Thursday, March 17, 2011


Indonesian Wants To Buy ALeague Club?

FFA accused of lacking respect for investors

FOOTBALL Federation Australia's caution in considering two potential bids for A-League clubs from wealthy foreign owners is symptomatic of its inability to engage with the Asian region, says the man who found the investors.

Consultant Tony Rallis says Australian football is attracting genuine interest from the Middle East and south-eastern Asia but the FFA is dithering over whether it is legitimate.

That is disrespectful, according to Rallis, who says he had Saudi royal Prince Faisal bin Turki bin Nasser, a football fanatic, interested in a controlling stake in Brisbane Roar, while Indonesian billionaire Aburizal Bakrie is keen to buy the Central Coast Mariners.

However, the negotiations have been delayed by the FFA, and Rallis says he is flabbergasted at how the governing body has not accommodated what he believes would mark a flurry of foreign dollars into the game.

''The FFA needs to start showing some respect when people of this magnitude are interested in getting involved in the game,'' he said. ''And I'm not going to embarrass myself, either. These are very serious football people who I've spoken to about Australia and they have no doubt that this is a market they want to break into. They see the potential here that doesn't exist in other places.

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''But if the FFA continues to act in this manner, they risk losing not only these two, but the rest of the Asian investors who would then come rushing in. Think about how many players went overseas in the last transfer window. By my count, 12 of 14 went to Asia. They're our new trading partners in football and it's where our focus has to be …

''We shouldn't be scared of Asia. It's where our football future lies, and once we demonstrate a willingness to work with them, and that we are patient enough to learn how they do business, we'll reap the rewards.''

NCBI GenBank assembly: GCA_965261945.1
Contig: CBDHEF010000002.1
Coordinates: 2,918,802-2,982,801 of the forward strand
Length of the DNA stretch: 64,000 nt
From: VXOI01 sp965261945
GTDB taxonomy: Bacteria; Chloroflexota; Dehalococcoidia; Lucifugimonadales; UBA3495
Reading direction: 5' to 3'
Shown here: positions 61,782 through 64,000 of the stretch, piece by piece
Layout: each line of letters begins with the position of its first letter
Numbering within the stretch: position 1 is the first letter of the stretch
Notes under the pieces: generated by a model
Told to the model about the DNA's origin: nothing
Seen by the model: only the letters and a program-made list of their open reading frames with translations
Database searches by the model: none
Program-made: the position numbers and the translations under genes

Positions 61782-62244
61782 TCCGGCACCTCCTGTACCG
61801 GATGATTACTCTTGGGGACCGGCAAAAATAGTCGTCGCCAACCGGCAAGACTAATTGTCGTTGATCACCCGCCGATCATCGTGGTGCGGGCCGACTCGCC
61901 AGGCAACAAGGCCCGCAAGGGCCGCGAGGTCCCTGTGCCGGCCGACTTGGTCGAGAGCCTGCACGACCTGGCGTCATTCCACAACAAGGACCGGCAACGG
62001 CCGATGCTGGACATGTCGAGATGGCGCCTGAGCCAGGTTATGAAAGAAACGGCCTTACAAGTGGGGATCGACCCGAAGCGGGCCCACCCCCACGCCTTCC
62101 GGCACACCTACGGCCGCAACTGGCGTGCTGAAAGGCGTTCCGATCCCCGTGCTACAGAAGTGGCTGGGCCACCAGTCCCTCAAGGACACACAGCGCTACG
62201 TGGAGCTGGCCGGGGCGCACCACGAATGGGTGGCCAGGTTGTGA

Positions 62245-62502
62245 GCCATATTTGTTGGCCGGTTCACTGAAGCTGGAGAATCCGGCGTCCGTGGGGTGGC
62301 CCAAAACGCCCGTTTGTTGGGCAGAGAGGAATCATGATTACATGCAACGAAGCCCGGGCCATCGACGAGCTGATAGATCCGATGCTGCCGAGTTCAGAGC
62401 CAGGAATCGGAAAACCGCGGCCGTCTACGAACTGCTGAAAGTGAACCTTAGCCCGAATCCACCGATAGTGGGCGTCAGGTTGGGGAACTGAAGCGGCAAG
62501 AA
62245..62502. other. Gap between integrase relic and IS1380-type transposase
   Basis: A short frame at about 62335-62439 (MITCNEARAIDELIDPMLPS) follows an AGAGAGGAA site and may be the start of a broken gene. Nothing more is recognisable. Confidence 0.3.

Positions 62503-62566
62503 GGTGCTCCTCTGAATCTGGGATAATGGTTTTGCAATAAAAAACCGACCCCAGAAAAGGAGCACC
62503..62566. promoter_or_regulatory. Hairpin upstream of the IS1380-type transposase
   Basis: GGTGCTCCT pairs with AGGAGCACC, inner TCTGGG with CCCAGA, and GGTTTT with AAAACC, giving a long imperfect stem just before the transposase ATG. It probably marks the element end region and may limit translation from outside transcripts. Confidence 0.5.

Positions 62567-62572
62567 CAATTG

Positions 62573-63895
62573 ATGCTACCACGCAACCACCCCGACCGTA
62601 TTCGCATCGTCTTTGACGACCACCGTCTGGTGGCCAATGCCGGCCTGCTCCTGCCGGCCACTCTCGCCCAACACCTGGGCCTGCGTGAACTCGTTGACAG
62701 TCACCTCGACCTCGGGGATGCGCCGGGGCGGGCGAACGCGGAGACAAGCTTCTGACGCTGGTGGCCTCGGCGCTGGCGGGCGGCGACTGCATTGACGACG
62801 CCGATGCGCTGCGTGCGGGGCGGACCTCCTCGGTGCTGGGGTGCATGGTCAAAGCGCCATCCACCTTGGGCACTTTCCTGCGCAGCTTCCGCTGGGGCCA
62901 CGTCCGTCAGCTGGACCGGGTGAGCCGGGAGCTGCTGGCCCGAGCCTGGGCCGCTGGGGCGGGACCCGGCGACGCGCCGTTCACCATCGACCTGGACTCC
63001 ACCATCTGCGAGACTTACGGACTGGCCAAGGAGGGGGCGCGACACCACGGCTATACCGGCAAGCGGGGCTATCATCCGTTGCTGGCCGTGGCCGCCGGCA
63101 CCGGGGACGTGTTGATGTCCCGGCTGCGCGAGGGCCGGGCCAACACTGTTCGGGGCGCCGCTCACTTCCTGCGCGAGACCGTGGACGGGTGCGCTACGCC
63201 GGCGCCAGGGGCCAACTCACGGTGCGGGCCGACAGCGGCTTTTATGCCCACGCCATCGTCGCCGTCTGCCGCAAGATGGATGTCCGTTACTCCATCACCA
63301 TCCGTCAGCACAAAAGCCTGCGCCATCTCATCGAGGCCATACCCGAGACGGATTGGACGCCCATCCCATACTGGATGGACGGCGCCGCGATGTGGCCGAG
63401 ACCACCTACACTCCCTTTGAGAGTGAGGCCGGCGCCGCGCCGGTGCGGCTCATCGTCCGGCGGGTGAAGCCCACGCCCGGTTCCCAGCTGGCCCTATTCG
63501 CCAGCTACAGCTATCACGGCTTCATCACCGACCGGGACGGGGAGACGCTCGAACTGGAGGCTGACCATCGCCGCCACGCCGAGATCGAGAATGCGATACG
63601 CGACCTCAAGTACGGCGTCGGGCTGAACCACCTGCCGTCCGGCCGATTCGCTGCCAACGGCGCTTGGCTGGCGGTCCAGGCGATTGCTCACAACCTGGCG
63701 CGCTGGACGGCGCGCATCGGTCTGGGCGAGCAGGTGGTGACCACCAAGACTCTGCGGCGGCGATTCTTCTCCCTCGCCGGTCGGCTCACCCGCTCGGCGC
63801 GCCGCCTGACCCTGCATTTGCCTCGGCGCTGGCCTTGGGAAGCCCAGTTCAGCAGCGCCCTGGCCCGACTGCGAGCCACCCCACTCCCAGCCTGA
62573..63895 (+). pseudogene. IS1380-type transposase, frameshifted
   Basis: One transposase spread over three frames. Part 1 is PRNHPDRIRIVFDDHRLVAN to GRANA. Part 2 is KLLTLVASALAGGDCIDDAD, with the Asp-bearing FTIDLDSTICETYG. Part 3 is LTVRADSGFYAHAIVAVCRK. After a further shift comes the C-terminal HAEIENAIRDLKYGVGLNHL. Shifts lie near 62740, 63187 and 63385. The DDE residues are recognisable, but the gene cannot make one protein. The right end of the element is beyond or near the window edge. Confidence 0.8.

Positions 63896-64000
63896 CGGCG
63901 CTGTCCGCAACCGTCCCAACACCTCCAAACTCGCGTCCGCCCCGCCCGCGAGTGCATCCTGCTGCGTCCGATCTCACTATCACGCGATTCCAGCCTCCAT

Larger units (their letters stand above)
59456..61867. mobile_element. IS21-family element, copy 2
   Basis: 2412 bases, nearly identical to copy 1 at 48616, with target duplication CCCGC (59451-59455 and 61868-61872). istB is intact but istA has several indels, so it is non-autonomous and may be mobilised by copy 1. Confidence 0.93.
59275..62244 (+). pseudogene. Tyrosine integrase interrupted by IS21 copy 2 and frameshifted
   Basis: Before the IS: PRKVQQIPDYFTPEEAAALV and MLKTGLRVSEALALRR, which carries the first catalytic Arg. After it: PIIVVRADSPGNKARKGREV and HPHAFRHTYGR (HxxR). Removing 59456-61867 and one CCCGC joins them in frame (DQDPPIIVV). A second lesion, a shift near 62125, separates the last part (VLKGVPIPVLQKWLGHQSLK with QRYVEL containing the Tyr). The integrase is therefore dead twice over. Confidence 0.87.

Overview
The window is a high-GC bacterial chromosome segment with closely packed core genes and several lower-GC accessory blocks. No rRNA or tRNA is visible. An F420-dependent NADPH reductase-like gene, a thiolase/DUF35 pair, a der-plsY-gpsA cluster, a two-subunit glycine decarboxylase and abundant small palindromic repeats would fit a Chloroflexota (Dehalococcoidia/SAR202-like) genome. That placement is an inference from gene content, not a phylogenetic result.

While the FFA believes the Roar are a premium A-League club capable of attracting a big-name and big-spending investor, it is concerned about the situation unfolding on the Central Coast. The Mariners' financial situation is perilous and they require an immediate injection of $500,000 to stay afloat.

That situation could be alleviated straight away if Bakrie was to assume ownership of the club, a prospect he will consider when he inspects the properties owned by the club, including the soon-to-be completed Centre of Excellence.

''The Bakrie family owns 20 per cent of Leicester City, a Belgian club, Indonesian club Pelita Jaya … and they have some very good reasons for wanting to get involved with the Mariners,'' Rallis said. ''They'll be out here soon to have a look around before the end of the month. I'm still hopeful that deal can proceed.''

However, his enthusiasm for getting a deal done with Brisbane is waning. Club consultant Michael Bowers has requested direct dialogue with the Saudi prince, who is chairman of regional powerhouse Al-Nassr, a club he effectively underwrites for $35 million each year.

''[Direct contact] is almost impossible for a range of reasons, but the fact is that I have a letter from Prince Faisal expressing a genuine interest,'' Rallis said. ''Brisbane is a club he likes because they a genuine football club with big potential. Melbourne Heart and a future western Sydney club also appeal to him. The Arabs are in tune with what makes a football club.''

FFA chief executive Ben Buckley said he would look into the potential investors further if he could speak to them in person.

''Any party who has the right motivation and the financial resources to invest in the A-League is welcome to let us know of their interest and we'd be crazy not to explore those interests,'' Buckley said. ''And if the motivations are right, we'd pursue them in a more formal manner. In recent days I have made contact with one of the overseas parties referenced and I'm in the process of making contact with the other.

''I know plenty of people associated with both parties through the work I do on various AFC committees, so our first port of call is to make direct contact ourselves to gauge their interest. Then we'd have to make sure they'd want to maintain the local identities of the clubs and keep local people involved.''

COMMENT - I think the FFA are right to tread cautiously. A Belgian club? Which Belgian club? (Anderlecht).

Anyway why would this gentleman be so keen on buying a club in Australia? It would just be throwing good money down the pan. It would be a bottomless pit. I mean, no disrespect but Australian football is hardly a gold mine...

I know many of our A-League clubs seem to be going belly-up financially, but I also agree that FFA needs to tread warily. I guess there's always consultants and "consultants" and although this story is pretty big here at the moment, I think FFA is doing the right thing in attempting to deal directly with any potential investors/owners.
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